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VIDEO: Threatened Drill Monkey Born In Spanish Zoo

The species’ population is less than 4,000 individuals in the wild — and declining.

A primate from an endangered species recently born at a Spanish zoo represents success for continuation of the species, the zoo states.

The baby Drill monkey — a little-known primate once thought to be related to a forest baboon — is more closely related to white-eyelid mangabeys. 

After the birth at Bioparc Valencia in Valencia, Spain, on the Mediterranean coast, the zoo stated that the drill monkey (Mandrillus leucophaeus), is “one of the most threatened primates in Africa.”

“Drills are included on the IUCN (International Union for Conservation of Nature) Red List. It is feared that, with a population of less than 4,000 individuals and with a downward trend, its situation will be considered ‘critical,’” the zoo stated.

“Of primary concern is their extreme fragmentation, habitat loss and poaching, so each birth represents a success toward their survival.”

Abuja watches over her newborn drill calf at Biopacr Valencia, Spain. This endangered species, among others, is protected by the park. (Bioparc Valencia/Zenger)

Abuja, one of the two adult females from the species’ breeding group at the zoo, gave birth to the calf.  The group has 10 members, including dominant male Rafiki (named after a mandrill character in Disney’s “The Lion King,” female Kianja and various offspring. It is unclear if Rafiki is the newborn father.

The zoo made the birth announcement on Aug. 26. In January, the zoo celebrated the birth of another baby drill.

The Bioparc plays an important role in the international conservation program (European Endangered Species Program-EEP) to breed endangered animal species.

Drills live in the dense rainforests of western Africa in Nigeria, Cameroon and Bioko Island. Cameroon’s Korup National Park has the largest protected population of drills.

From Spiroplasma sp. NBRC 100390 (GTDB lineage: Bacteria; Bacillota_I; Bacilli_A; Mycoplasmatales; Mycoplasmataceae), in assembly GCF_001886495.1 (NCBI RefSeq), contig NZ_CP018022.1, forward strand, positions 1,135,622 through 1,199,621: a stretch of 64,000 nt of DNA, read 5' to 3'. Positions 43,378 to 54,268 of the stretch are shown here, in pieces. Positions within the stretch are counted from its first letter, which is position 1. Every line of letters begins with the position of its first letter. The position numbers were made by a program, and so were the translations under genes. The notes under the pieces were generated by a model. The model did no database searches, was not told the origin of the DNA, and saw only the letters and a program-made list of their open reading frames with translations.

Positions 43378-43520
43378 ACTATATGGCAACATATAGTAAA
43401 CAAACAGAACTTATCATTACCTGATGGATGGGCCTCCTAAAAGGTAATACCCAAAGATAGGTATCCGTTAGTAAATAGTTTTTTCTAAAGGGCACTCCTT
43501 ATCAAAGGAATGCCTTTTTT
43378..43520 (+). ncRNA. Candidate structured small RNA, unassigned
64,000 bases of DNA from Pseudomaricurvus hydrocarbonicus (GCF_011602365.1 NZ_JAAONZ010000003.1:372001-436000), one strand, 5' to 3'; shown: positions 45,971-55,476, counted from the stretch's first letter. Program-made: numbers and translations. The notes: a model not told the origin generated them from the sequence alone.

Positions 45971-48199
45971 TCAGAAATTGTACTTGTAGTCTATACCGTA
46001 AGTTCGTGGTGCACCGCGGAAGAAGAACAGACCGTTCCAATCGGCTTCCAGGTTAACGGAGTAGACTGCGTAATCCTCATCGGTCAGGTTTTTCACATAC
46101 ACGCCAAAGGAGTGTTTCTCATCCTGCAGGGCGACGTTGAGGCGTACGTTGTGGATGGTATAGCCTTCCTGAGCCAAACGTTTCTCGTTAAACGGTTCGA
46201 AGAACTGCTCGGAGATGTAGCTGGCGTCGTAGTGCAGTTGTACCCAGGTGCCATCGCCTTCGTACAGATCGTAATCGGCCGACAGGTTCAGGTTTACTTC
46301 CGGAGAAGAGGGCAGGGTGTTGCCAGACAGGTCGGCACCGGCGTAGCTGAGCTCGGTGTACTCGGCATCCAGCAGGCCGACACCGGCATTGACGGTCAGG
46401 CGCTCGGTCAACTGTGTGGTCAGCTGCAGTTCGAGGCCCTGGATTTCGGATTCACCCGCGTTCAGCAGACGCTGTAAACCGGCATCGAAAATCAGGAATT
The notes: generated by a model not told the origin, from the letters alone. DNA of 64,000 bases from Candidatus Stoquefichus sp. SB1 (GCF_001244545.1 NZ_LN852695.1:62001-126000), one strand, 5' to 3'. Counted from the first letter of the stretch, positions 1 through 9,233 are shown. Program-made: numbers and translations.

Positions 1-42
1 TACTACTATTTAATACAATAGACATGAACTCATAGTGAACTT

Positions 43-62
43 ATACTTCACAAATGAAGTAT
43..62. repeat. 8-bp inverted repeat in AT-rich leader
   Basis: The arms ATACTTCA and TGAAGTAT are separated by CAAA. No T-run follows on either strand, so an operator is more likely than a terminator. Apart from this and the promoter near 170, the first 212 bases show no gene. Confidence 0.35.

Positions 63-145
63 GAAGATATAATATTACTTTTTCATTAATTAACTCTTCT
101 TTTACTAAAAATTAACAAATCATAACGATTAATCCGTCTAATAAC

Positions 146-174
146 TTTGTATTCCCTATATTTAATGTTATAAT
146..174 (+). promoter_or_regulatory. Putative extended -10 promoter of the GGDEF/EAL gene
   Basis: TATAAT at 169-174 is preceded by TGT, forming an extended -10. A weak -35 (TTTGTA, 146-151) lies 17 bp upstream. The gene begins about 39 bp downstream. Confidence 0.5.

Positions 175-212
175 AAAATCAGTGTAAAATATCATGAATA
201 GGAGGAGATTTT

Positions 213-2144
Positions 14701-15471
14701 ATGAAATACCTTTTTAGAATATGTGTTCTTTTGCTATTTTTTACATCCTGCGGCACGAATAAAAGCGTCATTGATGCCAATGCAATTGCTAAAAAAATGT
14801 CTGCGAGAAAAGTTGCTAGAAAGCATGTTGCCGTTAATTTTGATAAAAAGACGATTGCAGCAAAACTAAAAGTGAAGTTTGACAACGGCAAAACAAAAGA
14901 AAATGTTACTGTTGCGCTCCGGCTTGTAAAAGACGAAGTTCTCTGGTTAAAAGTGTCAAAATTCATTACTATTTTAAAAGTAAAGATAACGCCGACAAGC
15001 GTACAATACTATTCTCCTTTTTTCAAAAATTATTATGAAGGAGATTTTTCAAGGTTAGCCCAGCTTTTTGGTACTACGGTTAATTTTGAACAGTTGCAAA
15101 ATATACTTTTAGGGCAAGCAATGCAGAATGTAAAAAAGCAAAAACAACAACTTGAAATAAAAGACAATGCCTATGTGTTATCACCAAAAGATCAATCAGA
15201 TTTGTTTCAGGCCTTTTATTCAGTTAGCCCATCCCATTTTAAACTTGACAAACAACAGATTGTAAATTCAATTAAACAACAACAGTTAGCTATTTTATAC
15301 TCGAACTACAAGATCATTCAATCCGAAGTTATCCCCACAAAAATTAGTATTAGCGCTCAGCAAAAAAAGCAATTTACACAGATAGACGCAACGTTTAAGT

They are omnivorous and like to eat fruits. They spend most of their time searching for protein-rich seeds, plants, insects, small mammals and eggs.

“This little-known African primate has a very peculiar appearance with a marked sexual dimorphism and a social structure led by a reproductive male,” the zoo stated. “Notably larger than females, males develop colorful blue-purple markings on the buttocks and deep red on the genital area and next to the lower lip.

“Equally characteristic of the species is its face; completely clear at birth, it darkens to look like a deep black mask that, together with the prominent fangs visible when yawning, gives them a fierce appearance.”

A drill’s lifespan is 28 to 30 years. Males weigh about 70 pounds; females weigh around 26 pounds. A drill’s average length at maturity is 3 feet.

They are shy in nature and often stay in a dense forest. Hence, not much is known about their social life. However, they are social animals living in a group of about 20 individuals.

“Drills are noisy in the forest,” according to the New England Primate Conservancy, an animal protection and wildlife conservation organization. “Their regular calls, screams and grunts help the group to stay connected. Sadly, they also become easy hunts, due to their vocalizations.”

Edited by Judith Isacoff and Fern Siegel